As if that wasn’t bad enough, as I tried to hold back the tears of humiliation, he gave me one more sage bit of advice. “I don’t feel your characters. You need to become them. Particularly the woman whose story this is. Feel her feelings, shake with fear like she does. Make the reader buy into it. If you can do all of what I’ve suggested, I think you’ll have a publishable manuscript.”

He was right, but it took many more years to become BETRAYED.





Sherry and Tommy both stood there staring at me as though I was a piece of meat in the butcher’s case. My eyes darted around the room frantically looking for

anything faintly familiar. The pounding of my heart echoed in my ears. I told myself it was okay and tried not to be so afraid. After all, the walking dead aren’t supposed to care about anything, are they? It didn’t work. I was petrified.

Tiny blood red specks blinked furiously, growing larger and larger on the dark blanket inside my head. Then everything turned pitch black.




She was a ballerina, but the book is about betrayal

Because the kidnap victim, who has had different names in the various versions of this story, was a ballet protege, I thought something about dancing had to be in the title, when the reality is that it is a story of multiple betrayals. The element of dance weaves through all of the real events that inspired this story, but after years of wrestling with it to get just the right balance and writing technique, I finally realized there was no need to highlight “dance” in the title.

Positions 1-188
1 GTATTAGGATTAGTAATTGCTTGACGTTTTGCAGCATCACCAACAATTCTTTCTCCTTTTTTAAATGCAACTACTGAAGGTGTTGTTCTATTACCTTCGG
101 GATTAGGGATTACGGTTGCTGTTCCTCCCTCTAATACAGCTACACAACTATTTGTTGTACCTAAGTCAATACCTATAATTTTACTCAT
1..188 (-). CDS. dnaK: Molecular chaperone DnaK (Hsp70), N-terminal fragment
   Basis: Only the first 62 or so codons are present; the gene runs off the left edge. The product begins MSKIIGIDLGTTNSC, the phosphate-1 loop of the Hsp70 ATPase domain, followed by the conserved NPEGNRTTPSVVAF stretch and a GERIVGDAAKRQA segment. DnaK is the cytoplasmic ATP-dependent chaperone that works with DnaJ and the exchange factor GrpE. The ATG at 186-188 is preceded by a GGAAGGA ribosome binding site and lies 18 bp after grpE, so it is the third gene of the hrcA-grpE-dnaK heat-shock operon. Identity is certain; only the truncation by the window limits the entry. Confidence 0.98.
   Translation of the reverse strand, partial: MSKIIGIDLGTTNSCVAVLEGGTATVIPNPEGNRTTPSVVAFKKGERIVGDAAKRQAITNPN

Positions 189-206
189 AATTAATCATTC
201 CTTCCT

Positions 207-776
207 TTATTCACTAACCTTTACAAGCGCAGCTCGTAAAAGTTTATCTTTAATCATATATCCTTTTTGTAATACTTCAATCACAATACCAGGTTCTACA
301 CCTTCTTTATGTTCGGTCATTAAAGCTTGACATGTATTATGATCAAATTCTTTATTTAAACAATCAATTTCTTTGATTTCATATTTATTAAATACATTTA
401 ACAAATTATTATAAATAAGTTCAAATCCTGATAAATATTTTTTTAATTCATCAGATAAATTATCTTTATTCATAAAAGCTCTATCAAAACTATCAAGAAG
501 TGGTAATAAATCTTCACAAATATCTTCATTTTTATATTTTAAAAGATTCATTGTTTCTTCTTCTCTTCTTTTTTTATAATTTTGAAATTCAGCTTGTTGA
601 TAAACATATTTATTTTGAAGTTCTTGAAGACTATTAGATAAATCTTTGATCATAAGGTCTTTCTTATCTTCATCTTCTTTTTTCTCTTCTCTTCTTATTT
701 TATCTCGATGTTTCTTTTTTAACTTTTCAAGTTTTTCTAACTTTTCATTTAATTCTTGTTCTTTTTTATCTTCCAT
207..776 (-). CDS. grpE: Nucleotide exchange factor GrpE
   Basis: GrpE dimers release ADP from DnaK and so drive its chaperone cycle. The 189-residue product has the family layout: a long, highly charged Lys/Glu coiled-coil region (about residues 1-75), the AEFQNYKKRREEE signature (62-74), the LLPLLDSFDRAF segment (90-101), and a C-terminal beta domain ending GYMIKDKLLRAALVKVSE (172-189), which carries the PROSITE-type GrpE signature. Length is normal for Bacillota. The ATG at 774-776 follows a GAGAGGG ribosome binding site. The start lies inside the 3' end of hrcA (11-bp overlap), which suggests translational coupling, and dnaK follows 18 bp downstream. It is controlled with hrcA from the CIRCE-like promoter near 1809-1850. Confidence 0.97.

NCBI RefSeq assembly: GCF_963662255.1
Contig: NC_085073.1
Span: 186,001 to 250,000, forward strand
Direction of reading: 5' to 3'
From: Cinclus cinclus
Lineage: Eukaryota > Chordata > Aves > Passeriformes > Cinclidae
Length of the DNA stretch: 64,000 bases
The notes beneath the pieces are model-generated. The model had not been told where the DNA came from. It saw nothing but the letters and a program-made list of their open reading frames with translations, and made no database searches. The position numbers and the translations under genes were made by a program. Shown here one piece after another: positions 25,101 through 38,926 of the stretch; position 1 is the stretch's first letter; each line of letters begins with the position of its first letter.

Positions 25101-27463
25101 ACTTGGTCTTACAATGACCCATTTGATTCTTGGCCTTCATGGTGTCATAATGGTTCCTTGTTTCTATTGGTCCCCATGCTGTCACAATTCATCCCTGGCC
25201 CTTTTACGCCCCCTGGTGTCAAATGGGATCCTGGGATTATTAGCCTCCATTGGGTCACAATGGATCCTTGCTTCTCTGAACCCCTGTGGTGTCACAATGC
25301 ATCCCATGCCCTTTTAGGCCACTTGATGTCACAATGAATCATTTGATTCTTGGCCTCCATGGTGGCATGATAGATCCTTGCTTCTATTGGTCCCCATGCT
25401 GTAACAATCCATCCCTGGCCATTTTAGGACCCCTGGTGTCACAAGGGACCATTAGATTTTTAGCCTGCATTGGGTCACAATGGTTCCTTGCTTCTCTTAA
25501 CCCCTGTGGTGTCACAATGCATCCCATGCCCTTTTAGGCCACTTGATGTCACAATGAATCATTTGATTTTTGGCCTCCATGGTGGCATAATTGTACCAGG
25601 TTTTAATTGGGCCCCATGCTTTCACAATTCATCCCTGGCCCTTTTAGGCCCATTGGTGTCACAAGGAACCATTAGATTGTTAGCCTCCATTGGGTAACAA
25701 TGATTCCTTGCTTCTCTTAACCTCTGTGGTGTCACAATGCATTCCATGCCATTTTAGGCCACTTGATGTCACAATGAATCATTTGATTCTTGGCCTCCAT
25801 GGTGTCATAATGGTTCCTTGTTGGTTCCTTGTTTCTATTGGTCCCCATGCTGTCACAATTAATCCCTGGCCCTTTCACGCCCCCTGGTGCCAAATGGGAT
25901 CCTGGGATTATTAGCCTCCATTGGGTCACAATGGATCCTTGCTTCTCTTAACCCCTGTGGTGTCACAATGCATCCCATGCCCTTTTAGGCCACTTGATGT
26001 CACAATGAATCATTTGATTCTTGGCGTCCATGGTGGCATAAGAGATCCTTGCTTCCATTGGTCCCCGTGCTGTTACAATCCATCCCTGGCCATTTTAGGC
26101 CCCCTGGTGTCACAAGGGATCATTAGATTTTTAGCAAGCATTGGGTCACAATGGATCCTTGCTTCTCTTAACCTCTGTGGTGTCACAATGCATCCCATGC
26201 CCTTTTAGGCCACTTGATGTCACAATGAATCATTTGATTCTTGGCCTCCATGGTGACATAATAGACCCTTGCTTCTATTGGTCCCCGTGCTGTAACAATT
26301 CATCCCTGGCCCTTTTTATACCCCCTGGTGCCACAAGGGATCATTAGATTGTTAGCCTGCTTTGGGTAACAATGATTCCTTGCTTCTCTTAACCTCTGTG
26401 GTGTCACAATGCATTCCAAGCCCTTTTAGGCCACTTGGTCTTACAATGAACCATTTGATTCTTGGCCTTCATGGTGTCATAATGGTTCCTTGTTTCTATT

Sadly, my first attempt back in the early 90s was that of an amateur when it came to writing fiction. For one thing, coming from the world of magazine and newspaper articles, I had the tendency to do lots of “information dumps”–in case you are not familiar with that term it refers to big blocks of information contained within a paragraph or several paragraphs like a litany of facts.

That’s what you often do when trying to fit a lot of information into the limited space allotted for articles, but as I learned the hard way, it doesn’t work for fiction. When writing fiction you have to dole out the information in appropriate places.

Because it was imperative to write in first person to grab the drama of the scenes, I later learned I should have used dialogue and other devices to inform the reader of back story or things Laurel Murphy couldn’t see but were critical to the action. However, like most novices, I didn’t realize how many mistakes I was making. Hey, I was a published writer, right?

One of the lessons learned the hard way was to understand your genre before crafting the story. I hadn’t done that.

I also thought you had to have a massive book to get published, so my manuscript was over 200,000 words. When, after a few years of working on it, I typed that last line and breathed a sigh of accomplishment, deep in my heart I knew I’d written a best seller.

Then came the crash to the ground and to reality. I’d written a big, thick book that would never get published, but I was so confident it was great I asked a friend who had written some best selling thrillers to read it and give me his opinion. He was brutally frank.

More about this in the next post.